Should leaked documents be cited on Wikipedia?
A request for comment (RfC) has been filed over the use of classified documents on Wikipedia as the whistle-blowers' website WikiLeaks continues to publish 250,000 cables, detailed correspondence between the United States Department of State and its diplomatic missions around the world. The contents of the cables describe international affairs from 300 embassies dated from 1966–2010, containing diplomatic analysis of world leaders, an assessment of host countries, and a discussion about international and domestic issues. The documents, leaked to The Guardian, The New York Times, Der Spiegel, El País and Le Monde, have been the subject of much controversy in public, with a number of politicians calling for the prosecution of Julian Assange—editor in chief of WikiLeaks—for leaking the documents. Several days after the RfC was started, there had been much debate over the legal and moral aspects of citing the embassy cables and other leaked documents on Wikipedia.
Wnt (talk · contribs) highlighted ethical concerns, saying that private security systems for storing secret documents are "starkly and diametrically opposite to everything that Wikimedia stands for." DKqwerty (talk · contribs) disagreed, saying, "If leaked classified information is presented to effect any kind change within any institution, then it's certainly not being presented in a neutral fashion (or at least not for neutral purposes). I hope that I didn't misunderstand your comment, but if I haven't then it's implications fall far outside the bounds of neutrality." Wnt replied by stating that "if we accept that the ethics concerns raised by some opposed to using the documents are irrelevant to Wikipedia. However, if we allow ethics to become an issue, then we must think through that issue and recognize that freedom of inquiry is in fact the most ethical policy."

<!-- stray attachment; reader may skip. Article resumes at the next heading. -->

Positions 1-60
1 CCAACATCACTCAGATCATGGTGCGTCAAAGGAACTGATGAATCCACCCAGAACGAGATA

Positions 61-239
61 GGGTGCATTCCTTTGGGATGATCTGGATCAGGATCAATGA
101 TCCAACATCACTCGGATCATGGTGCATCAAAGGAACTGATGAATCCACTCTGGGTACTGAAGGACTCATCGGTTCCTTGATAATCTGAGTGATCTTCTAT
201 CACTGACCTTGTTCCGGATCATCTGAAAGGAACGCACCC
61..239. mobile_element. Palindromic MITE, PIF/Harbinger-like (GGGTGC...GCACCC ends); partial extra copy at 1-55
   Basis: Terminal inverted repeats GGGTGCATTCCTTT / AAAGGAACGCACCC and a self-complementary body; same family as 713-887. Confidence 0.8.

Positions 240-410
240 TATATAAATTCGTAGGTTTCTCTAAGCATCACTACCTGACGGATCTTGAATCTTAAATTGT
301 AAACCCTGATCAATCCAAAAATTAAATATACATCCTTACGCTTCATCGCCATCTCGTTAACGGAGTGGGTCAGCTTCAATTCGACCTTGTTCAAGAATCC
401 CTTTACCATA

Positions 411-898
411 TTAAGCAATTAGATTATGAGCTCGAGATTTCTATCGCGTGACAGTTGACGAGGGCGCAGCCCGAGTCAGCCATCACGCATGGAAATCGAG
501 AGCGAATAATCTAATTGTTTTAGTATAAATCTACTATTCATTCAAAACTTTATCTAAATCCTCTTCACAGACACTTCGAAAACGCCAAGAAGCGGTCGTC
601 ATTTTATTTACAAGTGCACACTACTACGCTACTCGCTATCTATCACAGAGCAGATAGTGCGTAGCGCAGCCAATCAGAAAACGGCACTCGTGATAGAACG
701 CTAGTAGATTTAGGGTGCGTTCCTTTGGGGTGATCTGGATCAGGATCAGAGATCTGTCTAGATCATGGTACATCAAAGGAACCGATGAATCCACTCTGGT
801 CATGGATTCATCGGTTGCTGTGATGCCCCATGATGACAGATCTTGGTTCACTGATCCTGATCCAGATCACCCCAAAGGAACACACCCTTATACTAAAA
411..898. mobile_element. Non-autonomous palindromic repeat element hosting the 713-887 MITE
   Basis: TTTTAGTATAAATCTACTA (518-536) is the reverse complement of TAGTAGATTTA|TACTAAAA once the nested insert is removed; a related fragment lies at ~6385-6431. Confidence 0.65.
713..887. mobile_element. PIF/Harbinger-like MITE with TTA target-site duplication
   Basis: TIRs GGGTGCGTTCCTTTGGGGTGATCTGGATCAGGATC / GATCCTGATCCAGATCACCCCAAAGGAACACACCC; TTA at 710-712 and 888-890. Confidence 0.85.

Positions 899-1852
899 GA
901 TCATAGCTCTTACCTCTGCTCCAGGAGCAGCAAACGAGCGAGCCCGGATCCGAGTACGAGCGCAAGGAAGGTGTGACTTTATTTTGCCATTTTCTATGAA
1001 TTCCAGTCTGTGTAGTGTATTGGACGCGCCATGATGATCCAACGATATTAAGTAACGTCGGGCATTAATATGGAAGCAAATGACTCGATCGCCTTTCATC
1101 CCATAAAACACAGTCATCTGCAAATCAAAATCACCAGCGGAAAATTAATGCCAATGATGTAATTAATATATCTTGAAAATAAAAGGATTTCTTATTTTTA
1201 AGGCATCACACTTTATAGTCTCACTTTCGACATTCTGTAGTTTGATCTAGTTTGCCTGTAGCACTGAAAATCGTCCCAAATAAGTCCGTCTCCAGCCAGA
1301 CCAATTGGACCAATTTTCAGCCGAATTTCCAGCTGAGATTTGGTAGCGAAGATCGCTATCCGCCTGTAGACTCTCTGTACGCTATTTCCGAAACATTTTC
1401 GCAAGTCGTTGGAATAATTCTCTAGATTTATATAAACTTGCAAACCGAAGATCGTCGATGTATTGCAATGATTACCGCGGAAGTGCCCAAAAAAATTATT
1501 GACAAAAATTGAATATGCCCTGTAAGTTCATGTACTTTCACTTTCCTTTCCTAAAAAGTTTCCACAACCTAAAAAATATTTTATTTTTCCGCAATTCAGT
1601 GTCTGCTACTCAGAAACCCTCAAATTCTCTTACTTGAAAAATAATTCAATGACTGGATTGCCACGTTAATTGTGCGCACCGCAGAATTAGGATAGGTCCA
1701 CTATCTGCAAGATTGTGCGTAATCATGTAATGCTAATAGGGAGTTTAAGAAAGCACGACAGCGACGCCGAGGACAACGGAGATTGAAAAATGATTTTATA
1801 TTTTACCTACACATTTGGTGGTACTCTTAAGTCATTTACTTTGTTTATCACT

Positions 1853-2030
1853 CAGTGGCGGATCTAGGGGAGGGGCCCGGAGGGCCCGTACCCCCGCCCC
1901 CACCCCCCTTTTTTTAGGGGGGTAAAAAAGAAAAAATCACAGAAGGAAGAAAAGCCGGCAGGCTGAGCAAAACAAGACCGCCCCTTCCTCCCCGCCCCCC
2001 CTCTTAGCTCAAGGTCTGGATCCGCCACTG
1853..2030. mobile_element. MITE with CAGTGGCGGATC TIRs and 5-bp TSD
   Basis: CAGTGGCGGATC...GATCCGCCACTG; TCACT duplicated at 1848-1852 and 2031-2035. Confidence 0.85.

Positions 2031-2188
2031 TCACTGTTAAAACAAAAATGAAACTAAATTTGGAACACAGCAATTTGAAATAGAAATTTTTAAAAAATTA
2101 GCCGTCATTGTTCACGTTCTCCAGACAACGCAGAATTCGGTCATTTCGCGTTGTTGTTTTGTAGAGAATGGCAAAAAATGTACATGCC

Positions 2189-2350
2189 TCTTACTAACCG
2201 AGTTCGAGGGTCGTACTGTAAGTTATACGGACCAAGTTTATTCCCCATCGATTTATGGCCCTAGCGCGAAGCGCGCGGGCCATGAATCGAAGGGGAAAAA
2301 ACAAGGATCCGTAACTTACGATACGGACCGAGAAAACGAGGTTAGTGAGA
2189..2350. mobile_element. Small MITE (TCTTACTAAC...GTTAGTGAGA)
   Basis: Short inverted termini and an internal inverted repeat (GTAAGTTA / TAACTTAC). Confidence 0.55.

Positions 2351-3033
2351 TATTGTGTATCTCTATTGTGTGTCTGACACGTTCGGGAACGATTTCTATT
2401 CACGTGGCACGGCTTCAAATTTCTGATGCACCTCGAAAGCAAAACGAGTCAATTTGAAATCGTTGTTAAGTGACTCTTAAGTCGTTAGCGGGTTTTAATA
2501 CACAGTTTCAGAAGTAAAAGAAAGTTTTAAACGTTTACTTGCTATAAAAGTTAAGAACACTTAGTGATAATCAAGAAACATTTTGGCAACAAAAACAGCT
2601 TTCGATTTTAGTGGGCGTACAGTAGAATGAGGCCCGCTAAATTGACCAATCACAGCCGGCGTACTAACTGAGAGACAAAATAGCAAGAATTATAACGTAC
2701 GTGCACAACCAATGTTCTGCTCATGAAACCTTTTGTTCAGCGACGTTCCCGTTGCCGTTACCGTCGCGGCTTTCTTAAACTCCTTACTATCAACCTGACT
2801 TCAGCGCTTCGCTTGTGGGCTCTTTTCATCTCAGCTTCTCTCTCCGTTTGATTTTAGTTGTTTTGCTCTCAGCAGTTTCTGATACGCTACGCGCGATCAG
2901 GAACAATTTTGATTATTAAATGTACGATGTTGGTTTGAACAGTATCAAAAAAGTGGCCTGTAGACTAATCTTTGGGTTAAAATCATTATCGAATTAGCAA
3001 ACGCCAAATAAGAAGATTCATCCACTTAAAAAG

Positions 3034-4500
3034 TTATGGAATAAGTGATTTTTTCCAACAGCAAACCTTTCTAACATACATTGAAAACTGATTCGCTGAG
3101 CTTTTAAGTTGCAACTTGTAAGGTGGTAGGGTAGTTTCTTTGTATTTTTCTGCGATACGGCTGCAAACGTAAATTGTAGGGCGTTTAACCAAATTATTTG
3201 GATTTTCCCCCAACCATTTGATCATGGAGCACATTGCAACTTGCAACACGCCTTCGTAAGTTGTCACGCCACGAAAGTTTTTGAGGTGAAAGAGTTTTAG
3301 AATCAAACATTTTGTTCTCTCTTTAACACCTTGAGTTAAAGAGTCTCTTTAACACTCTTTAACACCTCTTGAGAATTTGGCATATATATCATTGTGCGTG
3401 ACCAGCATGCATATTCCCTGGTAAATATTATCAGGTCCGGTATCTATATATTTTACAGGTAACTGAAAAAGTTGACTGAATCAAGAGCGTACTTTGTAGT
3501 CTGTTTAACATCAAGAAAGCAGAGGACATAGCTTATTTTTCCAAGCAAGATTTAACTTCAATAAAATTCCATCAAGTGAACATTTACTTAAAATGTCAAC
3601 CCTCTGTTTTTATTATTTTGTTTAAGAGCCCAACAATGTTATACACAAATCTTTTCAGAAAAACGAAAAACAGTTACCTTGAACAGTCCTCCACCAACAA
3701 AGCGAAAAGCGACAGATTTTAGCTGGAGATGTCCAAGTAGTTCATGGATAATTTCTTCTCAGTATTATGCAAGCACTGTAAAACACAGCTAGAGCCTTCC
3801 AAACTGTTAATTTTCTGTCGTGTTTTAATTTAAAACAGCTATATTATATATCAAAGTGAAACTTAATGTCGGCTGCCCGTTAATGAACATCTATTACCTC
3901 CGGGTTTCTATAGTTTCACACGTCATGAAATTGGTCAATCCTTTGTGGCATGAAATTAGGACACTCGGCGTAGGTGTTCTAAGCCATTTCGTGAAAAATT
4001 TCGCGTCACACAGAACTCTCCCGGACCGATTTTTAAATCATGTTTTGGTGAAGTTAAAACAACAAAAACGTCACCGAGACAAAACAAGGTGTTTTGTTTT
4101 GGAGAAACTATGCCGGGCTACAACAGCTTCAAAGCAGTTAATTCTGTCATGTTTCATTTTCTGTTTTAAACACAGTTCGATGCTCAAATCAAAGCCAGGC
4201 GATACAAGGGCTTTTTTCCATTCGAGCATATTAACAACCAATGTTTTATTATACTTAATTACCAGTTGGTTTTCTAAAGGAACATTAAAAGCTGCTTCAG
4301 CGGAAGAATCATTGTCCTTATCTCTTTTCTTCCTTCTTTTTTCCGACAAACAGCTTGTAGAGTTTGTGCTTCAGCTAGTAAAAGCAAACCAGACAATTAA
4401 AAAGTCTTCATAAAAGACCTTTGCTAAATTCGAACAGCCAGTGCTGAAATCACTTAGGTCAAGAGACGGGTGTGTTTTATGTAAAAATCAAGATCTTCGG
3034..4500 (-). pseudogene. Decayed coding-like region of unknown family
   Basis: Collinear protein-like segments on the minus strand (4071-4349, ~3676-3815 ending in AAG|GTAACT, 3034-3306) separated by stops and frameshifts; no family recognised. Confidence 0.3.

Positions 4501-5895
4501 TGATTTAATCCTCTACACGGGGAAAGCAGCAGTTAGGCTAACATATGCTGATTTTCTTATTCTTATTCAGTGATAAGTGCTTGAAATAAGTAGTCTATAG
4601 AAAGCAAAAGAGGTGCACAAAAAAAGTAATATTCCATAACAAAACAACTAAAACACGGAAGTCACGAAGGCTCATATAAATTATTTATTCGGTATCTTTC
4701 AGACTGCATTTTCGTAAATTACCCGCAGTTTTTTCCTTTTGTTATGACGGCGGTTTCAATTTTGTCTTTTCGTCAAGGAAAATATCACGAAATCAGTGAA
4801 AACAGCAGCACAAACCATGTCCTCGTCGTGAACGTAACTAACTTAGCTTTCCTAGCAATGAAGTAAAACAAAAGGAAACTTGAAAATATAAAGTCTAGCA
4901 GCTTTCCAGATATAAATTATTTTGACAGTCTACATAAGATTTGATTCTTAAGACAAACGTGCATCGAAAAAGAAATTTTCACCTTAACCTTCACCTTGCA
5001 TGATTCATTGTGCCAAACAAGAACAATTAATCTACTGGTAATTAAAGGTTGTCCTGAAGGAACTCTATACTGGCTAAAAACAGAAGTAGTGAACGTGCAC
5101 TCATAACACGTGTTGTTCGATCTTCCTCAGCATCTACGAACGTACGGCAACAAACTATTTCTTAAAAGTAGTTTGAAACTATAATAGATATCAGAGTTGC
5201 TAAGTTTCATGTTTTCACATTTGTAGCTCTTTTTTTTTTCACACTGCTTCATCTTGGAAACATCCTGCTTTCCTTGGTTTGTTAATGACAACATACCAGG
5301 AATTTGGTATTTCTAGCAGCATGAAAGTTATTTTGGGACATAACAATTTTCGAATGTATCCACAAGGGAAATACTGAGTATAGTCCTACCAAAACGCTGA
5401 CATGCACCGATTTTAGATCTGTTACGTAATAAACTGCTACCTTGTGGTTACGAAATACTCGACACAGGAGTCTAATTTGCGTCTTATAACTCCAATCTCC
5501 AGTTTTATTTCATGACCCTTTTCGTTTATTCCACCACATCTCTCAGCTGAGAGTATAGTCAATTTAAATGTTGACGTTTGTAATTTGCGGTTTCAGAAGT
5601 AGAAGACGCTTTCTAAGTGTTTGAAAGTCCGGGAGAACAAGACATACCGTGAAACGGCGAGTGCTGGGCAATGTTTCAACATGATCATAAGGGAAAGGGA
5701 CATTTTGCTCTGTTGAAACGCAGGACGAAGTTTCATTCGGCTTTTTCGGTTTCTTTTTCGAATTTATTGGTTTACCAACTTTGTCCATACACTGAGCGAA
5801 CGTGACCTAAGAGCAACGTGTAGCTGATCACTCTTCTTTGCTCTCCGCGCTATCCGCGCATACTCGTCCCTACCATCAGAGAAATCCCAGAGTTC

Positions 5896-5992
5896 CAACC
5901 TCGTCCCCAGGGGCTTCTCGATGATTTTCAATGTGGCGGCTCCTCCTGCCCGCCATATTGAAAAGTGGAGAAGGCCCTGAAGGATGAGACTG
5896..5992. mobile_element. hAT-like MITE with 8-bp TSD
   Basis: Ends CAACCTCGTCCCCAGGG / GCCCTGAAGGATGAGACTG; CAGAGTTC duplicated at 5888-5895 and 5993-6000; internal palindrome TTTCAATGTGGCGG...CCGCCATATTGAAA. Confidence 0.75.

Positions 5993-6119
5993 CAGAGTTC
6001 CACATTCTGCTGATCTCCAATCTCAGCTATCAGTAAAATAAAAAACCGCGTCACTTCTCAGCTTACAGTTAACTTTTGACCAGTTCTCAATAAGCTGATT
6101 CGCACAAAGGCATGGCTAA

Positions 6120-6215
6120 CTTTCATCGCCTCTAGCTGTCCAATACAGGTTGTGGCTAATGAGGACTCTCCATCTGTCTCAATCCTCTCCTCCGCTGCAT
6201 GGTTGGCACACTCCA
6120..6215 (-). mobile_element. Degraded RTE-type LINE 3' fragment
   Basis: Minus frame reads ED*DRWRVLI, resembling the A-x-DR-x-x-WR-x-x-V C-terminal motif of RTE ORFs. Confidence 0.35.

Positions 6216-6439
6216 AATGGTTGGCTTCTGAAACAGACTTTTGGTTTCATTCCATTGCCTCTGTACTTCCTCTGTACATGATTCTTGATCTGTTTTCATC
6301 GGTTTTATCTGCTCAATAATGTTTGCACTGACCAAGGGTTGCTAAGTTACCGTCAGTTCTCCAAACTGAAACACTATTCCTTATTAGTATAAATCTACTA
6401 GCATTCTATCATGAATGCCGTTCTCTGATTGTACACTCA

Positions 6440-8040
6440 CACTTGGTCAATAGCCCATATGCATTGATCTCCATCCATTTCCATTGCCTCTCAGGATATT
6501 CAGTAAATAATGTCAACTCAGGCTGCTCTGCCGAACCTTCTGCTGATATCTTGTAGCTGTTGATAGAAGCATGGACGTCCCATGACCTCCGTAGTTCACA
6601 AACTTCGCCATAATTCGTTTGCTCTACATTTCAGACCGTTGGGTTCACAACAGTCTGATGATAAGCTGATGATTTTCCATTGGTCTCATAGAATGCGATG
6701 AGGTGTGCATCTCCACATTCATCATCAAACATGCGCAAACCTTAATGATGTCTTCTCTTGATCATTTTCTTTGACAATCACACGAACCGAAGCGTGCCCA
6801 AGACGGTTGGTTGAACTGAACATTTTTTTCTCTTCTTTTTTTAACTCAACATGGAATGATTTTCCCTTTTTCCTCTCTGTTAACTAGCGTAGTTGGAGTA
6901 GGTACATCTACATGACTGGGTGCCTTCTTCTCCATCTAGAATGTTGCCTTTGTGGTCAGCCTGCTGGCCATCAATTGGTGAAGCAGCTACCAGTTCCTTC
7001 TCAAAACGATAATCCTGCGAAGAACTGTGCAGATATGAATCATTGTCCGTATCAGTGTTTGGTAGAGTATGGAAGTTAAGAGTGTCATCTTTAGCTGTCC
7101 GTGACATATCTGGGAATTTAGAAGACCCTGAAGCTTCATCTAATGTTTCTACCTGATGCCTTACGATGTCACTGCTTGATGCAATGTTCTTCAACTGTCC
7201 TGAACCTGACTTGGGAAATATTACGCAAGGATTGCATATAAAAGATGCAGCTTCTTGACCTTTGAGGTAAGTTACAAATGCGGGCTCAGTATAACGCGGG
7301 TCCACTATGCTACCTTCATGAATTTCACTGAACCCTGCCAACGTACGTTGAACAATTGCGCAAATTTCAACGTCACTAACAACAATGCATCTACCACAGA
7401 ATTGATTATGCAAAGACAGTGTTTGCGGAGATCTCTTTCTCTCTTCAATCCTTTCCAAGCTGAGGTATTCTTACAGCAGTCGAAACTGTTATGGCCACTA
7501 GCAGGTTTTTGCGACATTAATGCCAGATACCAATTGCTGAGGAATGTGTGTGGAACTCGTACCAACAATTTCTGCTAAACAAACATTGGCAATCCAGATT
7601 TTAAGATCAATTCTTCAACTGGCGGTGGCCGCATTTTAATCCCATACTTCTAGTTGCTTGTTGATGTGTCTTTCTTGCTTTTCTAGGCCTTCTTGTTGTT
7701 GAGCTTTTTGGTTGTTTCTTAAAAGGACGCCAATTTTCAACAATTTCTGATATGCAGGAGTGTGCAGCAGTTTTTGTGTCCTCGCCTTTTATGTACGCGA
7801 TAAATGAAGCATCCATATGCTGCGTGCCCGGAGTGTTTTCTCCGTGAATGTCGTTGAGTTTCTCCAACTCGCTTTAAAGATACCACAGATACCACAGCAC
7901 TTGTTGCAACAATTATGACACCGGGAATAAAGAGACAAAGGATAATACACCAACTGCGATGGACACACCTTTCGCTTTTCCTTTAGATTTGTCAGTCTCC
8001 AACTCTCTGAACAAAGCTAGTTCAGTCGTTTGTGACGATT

One view, strongly endorsed by a number of contributors, was that of ErrantX (talk · contribs). "The issue of legality is one naturally brought up ... Even if it were, no one here is sufficiently qualified to make an absolute judgement on the matter; this is why the WMF exists," they said. "We can safely work under the assumption that anything 'borderline' will be noticed, considered and commented on by the foundation – and that in lieu of such comments we can assume they have no qualms about our actions. Of course, if editors are still concerned it seems reasonable to explicitly raise it with the [Wikimedia] foundation." ErrantX further questioned the reliability of the cables, saying that they would not class WikiLeaks as "a de facto reliable or unreliable source," and the leaks must be judged on a case by case basis. They said sourcing an article "purely to a cable with no secondary sourcing is unacceptable," and "just because one of the news outlets has picked up the cables content does not mean it is definitely truth." They added: "We should treat each cable with the relative weight of their reliability, context, contents and verifiability. Where a cable is reasonably likely to contain accurate information and a secondary source has taken the same stance then I think we can safely make use of it as a reliable source."